Tag Archives: self-editing

Six Months Out: Working the Promotion Plan

Release date for Waterspell Book 4 is March 18, 2022. Which means I’m now officially in the six-month pre-release window. I’ve got a plan and I’m working it.

Today I made Waterspell Book 1: The Warlock free at every bookseller that will let me: B&N, Apple, Kobo, Smashwords. Amazon is resisting going lower than 99 cents, and I can’t figure out how to “tell them about a lower price.” I thought there would be a button or something to click on the book’s Amazon page, but I’m not seeing it. Maybe Amazon’s zealousness about not being undersold will soon work to drop the Kindle price to free. Google Books also seems slow to respond to my price drop; I’ll keep checking back until the Google page shows it for free.*

*9/21/21 Update: Amazon and Google have caught up. The Book 1 ebook is now free in ALL ebook formats. Price-matching triumphs again. 😀

Most of the rest of today, I’ve spent making Instagram posts to get the word out about a free ebook. I’m not quite ready to post either of these yet, preferring to feature a few more Reader Reviews first, but these graphics are ready to go when the time seems right:

I’ve also reached out to some book reviewers with whom I’ve connected on Instagram. I have review copies (print and ebook) ready to send out in exchange for honest reviews. (Fantasy fans, you need merely ask, and you shall receive.)

Waterspell trilogyThe Book 4 manuscript has gone out to a trusted beta reader who is herself an author. I know that I (and the book) will greatly benefit from her feedback. She’s showing me the great kindness of reading the entire original trilogy to refresh her memory of the backstory before diving into Book 4.

Now it’s quitting time for today, and my neck is stiff from too many hours at the computer. I’ll need to learn to pace myself as the clock counts down to December 18, 2021, the first day of pre-orders, and then to March 18, 2022, the Book 4 release day. I’m trying to figure out when and how to do a Cover Reveal in there somewhere.

Which reminds me: I must also see to a new paperback cover for Book 4. To do that, I’ll need to determine how many pages the book will occupy in print. No point doing that, though, until I hear from my beta reader. Almost certainly her comments will lead to a final round of edits.

It’s going to be a busy Fall and Spring. I’m ready. I have a plan and I’m working it.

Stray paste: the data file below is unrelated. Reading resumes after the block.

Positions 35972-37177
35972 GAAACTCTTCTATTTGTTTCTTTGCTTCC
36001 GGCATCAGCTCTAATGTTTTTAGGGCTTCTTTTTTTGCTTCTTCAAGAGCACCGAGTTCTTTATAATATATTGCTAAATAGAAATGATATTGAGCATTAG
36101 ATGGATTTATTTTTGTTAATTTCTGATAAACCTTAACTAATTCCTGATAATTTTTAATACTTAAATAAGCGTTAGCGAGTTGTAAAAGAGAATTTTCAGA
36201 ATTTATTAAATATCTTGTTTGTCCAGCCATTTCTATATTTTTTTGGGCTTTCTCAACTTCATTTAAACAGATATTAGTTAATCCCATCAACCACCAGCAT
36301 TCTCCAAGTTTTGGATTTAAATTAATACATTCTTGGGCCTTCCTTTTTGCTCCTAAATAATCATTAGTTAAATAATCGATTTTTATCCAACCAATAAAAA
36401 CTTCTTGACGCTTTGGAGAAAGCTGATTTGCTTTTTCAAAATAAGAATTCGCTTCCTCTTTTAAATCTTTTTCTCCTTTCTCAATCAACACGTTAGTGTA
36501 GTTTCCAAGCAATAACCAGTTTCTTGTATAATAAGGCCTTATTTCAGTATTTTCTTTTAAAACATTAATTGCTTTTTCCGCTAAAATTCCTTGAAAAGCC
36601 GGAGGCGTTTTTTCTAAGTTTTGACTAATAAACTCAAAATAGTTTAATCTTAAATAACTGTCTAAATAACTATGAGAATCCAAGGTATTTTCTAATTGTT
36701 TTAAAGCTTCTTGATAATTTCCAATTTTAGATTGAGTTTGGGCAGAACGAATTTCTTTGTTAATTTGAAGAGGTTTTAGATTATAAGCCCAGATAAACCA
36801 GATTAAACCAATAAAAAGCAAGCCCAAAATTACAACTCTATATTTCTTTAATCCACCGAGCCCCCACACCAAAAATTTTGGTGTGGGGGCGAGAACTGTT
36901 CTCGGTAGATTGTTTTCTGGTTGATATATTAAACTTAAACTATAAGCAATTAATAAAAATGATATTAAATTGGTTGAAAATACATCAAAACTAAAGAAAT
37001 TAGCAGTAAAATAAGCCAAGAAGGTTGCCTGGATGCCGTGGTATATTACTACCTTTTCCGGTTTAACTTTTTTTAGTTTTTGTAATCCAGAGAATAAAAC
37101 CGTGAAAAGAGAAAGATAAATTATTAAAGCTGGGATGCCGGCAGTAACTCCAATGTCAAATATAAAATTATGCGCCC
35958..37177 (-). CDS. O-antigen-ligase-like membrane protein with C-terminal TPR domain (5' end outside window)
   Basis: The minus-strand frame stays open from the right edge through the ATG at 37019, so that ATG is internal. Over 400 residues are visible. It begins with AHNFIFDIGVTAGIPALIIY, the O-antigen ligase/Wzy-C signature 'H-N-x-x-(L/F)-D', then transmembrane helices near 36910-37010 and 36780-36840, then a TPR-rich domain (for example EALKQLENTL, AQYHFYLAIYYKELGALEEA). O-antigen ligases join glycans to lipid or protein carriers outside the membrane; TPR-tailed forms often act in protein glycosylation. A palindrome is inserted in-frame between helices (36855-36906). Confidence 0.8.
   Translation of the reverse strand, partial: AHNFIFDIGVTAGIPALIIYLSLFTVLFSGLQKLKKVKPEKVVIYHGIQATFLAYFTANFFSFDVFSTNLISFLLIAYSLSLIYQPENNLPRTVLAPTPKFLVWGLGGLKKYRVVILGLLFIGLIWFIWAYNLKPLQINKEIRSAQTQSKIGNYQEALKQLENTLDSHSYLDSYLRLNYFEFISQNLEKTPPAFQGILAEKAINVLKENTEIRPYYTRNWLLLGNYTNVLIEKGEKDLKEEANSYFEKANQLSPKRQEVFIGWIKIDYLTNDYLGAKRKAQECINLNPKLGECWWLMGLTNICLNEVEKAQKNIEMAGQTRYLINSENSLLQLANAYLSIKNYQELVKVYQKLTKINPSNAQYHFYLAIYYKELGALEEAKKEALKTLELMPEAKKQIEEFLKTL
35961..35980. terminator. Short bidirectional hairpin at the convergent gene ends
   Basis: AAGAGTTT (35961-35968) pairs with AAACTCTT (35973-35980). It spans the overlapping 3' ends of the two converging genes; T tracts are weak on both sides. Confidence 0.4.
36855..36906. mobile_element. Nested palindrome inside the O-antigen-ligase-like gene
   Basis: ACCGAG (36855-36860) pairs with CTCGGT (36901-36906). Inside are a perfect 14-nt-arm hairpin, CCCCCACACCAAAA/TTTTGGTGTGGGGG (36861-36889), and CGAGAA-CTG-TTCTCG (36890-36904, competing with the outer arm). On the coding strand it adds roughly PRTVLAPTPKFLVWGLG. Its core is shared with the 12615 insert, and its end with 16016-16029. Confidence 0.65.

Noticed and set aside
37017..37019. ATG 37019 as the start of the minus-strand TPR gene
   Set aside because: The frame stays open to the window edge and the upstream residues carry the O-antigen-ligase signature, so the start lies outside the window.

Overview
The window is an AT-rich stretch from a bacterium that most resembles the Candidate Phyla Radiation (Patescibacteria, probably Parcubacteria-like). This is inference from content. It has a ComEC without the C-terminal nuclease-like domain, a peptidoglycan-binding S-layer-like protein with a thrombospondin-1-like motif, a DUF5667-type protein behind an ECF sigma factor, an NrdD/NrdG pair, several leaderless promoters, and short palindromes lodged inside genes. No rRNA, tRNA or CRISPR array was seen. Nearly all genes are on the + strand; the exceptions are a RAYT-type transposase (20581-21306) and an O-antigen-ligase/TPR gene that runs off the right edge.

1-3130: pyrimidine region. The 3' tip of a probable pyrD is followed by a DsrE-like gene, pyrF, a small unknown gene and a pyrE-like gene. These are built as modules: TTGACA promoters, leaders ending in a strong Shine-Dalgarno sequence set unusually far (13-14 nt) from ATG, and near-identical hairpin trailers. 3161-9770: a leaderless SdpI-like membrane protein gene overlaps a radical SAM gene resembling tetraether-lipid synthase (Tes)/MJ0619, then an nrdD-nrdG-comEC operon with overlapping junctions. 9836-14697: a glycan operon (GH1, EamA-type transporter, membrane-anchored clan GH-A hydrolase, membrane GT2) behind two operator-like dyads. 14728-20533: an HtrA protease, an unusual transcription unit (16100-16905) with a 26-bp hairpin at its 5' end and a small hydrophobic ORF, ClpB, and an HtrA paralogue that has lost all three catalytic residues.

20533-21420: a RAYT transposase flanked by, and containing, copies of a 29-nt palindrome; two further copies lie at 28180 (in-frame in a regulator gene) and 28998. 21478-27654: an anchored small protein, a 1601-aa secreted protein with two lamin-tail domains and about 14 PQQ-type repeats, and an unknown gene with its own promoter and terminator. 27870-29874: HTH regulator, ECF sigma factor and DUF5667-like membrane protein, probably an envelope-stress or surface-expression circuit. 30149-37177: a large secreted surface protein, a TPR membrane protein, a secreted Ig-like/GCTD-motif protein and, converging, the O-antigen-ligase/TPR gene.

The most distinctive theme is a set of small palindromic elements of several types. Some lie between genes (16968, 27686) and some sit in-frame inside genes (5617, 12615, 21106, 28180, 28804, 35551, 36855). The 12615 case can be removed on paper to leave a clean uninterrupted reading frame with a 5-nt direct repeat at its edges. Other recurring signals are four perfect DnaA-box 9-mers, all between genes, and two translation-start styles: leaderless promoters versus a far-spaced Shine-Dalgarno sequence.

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Those Pesky Dangling Participles

An indie author sent me her book in hopes that I’d review it. Unfortunately, I couldn’t get past the first two pages. The prose was marred by a series of dangling participles. To wit: “Turning the faucet, hot water filled the tub.” Huh? I’m not convinced that hot water has the necessary dexterity to perform such a maneuver. And: “Lighting the candles, the fragrance reminded me of perfume.” It’s an even greater stretch to picture a fragrance striking a match.

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My 99-cent ebook on Self-Editing offers advice for identifying and correcting common errors involving “-ing” words (my nickname for participles). Here’s an excerpt, re-posted from my old blog:

Self-Editing: Part 4

(This series begins with Part 1.)

IV. -ing Words

After using your computer to search for “ly” adverbs, then search for “-ing” words. This can be tedious — you’ll find “thing,” “ring,” “string” and other perfectly innocent words when what you’re hunting for are verb-like words that end in -ing. These “ing” words often cause trouble. You may find you’re using them to “back into” too many sentences:

Flipping her hair off her shoulder, Alice turned to go. Reaching the door, she paused. Turning to face him again, she started to speak. Thinking better of it, she stormed out.

A long string of sentences like these will drive a reader nuts. Rewrite to eliminate at least three-fourths of these sorts of “ing” opening phrases.

Also check for “danglers” that don’t quite say what you meant:

Being late to work, the boss fired her. [The boss wasn’t late. She was.]

Lying in the hammock, it struck her that Bob was OK. [A hammock with a temper?]

While walking his dog, the fire alarm sounded. [Talented fire alarm!]

Every time you find yourself using an “-ing” word to back into a sentence, consider rewriting it in solid subject-verb-object form. The result is usually clearer and crisper:

Running to the stable, he mounted his horse. He mounted while he was running? While the horse was running? It’s muddy. Simpler to say: He ran to the stable and mounted his horse.

Reaching for his gun, he fired several shots into the air. Try switching those two phrases and you’ll immediately see the problem: Firing several shots into the air, he reached for his gun. Just keep it simple and direct: He drew his gun and fired.

Crossing the stream, she tripped. Problem 1: It’s unclear. Did she trip while crossing the stream, or after crossing? Problem 2: It’s telling, not showing. This is a weak sentence that describes action that would be better shown: She waded into the freezing water. The current caught her midstream, slamming her off her feet.

Use the Find feature to locate your -ing words, and study each carefully. Recast any sentences you’re backing into, any sentences that are unclear. I don’t mean that you should eliminate all -ing words. But you should consider the value of each one, and choose carefully which to keep, which to rewrite.

Here’s a brief “-ing” opening that works:
Turning, he lifted the blackjack from the low shelf and slammed it on the counter.

With the emphasis moved to the “-ing” words, however, the sentence becomes weak and far less effective:
He turned his head, lifting the blackjack from the low shelf and slamming it on the counter.

[For more about Dangling Participles, see “Quick and Dirty Tips” from Grammar Girl.]

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